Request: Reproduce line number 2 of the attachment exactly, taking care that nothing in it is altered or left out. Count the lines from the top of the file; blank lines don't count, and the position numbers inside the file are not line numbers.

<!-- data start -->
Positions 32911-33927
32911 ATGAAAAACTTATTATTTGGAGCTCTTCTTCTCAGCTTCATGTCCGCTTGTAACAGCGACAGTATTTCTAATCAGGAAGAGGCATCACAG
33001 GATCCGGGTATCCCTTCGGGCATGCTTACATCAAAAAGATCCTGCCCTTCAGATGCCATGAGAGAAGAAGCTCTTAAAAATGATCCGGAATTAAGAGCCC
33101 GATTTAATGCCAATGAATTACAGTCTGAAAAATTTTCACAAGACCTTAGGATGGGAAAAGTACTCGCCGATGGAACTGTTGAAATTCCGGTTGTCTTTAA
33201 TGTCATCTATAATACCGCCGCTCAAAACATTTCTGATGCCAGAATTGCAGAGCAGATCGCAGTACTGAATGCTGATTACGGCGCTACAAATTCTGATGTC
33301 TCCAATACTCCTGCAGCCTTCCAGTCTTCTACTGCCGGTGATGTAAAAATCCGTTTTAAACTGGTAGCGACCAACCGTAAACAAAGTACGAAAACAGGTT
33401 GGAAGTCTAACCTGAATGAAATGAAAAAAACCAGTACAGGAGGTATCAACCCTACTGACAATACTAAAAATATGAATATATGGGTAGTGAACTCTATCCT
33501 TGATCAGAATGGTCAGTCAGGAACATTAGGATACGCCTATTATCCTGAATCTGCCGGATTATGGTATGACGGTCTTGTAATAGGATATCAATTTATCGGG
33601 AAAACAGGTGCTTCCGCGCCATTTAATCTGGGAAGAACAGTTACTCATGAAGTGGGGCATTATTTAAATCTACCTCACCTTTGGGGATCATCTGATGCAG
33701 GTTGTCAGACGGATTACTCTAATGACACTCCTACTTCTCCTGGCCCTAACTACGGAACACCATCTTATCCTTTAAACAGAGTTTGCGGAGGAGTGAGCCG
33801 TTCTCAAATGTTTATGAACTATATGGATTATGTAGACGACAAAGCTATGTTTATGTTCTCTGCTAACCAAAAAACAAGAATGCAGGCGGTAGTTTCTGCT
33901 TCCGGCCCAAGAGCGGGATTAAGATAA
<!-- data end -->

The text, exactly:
32911 ATGAAAAACTTATTATTTGGAGCTCTTCTTCTCAGCTTCATGTCCGCTTGTAACAGCGACAGTATTTCTAATCAGGAAGAGGCATCACAG